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Ricky Davao’s int’l trophies and exposure

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INT’L HONORS – Many people thought all along that the best supporting actor trophy for “Dayang Asu” (Dog Nation) was Ricky Davao’s first international award.

It was from the 3rd ASEAN Int’l Film Festival and Awards (AIFFA) held in Kuching, Sarawak, Malaysia last May 4-6.

Actually it was his third.

The veteran actor won it first for Gil Portes’ “Saranggola” in 1999, best actor at Cinemanila Int’l Filmfest, second for Aloy Adlawan’s “Signos” in 2007, best supporting actor at the United Kingdom Int’l Filmmakers Filmfest.

Directed by Bor Ocampo, a native of Pampanga, “Dayang Asu” is focused on small-town politics, with Ricky playing the henchman of the mayor, doing dirty jobs for his boss.

For the part, Ricky spoke in kapampangan, not an easy feat for a Visayan like him.

Ricky thanked direk Bor who “….from the start believed in me, our producers, and the jury of the prestigious ASEAN cinema event.”

Incidentally, Ricky himself served as jury member of the first AIFFA in 2013.

EXPOSURE – While at it, may as well list down some of Ricky Davao’s exposure abroad, starting with “Saranggola,” the Philippines’ official submission to the Oscars, and entry to the Moscow International Film Festival. Another starrer, Carlitos Siguion Reyna’s “Ang Lalake sa Buhay ni Selya,” won the Teddy Award (LGBT category) at the Berlin Int’l Filmfest.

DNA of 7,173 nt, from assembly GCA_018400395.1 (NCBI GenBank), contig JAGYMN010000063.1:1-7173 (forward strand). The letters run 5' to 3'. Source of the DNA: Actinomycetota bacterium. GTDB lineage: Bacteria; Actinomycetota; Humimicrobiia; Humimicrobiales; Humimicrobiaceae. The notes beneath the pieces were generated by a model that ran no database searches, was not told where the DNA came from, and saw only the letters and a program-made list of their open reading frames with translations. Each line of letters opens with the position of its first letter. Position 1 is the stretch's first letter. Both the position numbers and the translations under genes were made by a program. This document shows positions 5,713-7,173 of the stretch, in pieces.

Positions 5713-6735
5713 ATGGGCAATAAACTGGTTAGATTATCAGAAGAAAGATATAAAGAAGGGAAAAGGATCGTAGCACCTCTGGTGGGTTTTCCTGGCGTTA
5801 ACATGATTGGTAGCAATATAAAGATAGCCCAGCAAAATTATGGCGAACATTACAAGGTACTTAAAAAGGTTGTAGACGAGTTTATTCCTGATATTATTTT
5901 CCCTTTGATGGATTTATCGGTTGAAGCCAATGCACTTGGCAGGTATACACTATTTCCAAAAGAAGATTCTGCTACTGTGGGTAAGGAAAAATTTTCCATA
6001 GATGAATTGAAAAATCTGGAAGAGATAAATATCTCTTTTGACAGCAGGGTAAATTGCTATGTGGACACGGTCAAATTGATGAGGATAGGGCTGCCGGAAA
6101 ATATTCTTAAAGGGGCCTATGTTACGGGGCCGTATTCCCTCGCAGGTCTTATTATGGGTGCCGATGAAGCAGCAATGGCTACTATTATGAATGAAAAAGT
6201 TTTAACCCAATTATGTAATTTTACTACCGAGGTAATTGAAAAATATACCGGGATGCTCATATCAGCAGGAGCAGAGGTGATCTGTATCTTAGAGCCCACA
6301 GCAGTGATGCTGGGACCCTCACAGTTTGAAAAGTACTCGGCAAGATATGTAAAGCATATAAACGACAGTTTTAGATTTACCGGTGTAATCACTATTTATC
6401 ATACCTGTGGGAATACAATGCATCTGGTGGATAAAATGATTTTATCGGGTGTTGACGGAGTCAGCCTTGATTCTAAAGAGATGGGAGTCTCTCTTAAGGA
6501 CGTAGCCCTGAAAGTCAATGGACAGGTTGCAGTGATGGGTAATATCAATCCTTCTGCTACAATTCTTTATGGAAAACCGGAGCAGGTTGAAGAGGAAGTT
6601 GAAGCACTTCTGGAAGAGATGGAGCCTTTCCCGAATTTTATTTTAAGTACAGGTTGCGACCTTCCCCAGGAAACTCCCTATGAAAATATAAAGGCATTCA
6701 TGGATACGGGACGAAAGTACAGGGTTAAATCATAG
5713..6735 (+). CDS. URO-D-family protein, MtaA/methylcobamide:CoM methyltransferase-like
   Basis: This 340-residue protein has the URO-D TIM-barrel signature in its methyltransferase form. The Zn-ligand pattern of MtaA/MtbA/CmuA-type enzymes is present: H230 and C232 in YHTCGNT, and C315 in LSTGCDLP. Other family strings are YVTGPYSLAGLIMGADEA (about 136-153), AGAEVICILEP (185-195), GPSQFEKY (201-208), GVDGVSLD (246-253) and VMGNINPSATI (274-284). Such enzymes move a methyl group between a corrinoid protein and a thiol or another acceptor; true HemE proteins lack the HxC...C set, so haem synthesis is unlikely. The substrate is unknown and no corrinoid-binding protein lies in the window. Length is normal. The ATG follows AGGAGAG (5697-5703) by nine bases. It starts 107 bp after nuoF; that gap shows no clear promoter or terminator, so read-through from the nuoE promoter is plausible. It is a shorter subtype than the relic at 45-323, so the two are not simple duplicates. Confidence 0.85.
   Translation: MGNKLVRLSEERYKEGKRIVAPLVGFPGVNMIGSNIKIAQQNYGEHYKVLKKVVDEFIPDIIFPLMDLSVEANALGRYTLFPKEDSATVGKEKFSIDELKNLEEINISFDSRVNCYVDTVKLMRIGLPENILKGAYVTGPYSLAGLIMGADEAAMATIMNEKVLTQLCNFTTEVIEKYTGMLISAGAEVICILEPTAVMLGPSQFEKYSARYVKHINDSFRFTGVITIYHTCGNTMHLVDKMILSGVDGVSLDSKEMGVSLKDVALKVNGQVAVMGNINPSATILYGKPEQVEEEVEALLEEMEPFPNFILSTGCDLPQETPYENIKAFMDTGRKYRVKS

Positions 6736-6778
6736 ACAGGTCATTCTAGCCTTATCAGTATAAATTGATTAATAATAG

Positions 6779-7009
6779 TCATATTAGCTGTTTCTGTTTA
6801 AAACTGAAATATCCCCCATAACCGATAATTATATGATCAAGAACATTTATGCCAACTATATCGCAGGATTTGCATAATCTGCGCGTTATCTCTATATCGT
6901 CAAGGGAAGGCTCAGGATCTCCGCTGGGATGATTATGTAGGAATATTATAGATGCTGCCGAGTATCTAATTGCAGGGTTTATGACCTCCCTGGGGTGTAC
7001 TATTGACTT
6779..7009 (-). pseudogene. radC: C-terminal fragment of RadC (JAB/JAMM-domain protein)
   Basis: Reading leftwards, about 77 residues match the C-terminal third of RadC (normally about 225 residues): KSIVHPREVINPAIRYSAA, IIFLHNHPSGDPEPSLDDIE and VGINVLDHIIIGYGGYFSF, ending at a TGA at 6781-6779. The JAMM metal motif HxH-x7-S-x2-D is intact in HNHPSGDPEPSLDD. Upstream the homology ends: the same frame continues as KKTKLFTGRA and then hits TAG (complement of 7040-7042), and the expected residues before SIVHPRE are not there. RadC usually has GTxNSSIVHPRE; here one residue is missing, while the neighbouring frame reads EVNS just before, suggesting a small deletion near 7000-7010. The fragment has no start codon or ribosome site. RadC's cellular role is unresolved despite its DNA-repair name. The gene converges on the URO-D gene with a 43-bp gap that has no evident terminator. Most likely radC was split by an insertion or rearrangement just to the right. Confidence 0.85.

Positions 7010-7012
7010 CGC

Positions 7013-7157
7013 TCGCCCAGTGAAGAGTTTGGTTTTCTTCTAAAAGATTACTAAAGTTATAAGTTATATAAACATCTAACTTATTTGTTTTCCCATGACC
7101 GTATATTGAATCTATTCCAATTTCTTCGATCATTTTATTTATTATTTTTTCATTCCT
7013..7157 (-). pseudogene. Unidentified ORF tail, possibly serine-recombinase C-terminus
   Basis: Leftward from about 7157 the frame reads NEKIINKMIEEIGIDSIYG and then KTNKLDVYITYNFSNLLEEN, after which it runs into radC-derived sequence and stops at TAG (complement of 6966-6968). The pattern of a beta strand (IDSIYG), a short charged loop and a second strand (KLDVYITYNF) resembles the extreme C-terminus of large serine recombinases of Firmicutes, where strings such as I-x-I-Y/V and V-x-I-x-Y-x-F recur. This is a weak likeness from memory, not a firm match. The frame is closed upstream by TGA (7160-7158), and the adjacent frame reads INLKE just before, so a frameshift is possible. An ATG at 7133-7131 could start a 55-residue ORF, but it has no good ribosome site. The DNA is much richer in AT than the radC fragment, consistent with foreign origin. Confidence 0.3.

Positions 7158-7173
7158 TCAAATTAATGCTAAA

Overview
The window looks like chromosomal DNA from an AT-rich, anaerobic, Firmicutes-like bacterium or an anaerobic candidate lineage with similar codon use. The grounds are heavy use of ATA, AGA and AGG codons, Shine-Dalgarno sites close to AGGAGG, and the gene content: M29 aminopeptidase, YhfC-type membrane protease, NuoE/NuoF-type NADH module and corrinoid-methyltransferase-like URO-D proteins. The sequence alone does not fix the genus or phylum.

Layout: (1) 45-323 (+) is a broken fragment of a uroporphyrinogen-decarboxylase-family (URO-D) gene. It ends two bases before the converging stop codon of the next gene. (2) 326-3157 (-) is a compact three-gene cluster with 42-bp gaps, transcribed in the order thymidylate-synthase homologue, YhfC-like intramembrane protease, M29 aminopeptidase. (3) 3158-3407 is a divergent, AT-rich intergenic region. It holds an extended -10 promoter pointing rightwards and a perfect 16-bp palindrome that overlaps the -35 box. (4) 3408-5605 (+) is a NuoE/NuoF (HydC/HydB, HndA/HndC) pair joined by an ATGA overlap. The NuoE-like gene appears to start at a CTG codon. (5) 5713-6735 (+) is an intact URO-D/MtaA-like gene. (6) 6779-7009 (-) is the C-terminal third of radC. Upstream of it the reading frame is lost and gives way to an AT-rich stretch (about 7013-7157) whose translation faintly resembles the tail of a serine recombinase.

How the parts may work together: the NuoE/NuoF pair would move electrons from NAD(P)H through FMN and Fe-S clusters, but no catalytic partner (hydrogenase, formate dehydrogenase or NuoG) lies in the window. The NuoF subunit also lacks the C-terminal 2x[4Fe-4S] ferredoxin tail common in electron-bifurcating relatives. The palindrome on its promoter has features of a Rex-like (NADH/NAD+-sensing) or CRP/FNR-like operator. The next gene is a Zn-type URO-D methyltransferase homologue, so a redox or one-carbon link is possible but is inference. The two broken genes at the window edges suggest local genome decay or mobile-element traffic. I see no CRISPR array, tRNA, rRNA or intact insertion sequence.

In Malaysia, people recognized him from way back, thanks to his role in the soap “Pangako sa ‘Yo,” which was hugely popular in Kuala Lumpur. Ricky played a mean guy in the soap, “Kaya masama ang tingin sa akin,” he laughed.

LOCAL AWARDS – Needless to say, Ricky’s won local awards, for both screen and stage.

Aside from those earlier mentioned, Ricky merited awards for such exceptional films as “Abot Hanggang Sukdulan,” “Ipaglaban Mo,” “Minsan May Isang Puso”. He merited good reviews in “Azucena,” “White Slavery,” “Nagbabagang Puso,” “Pusang Gala,” among others.

He also won trophies and accolades for his stage roles, including “Insiang,” “Bongbong at Kris,” “Felipe de las Casas,” “Larawan.”

Ricky’s busy directing for television but in his own words, “I’ll always be an actor.”

Ricky and this columnist go back a long way, since the early 80s when he was studying at Mapua, taking up industrial engineering, which he finished. I introduced him to the best manager in showbiz, the late beloved Bibsy Carballo. But that’s for another column.

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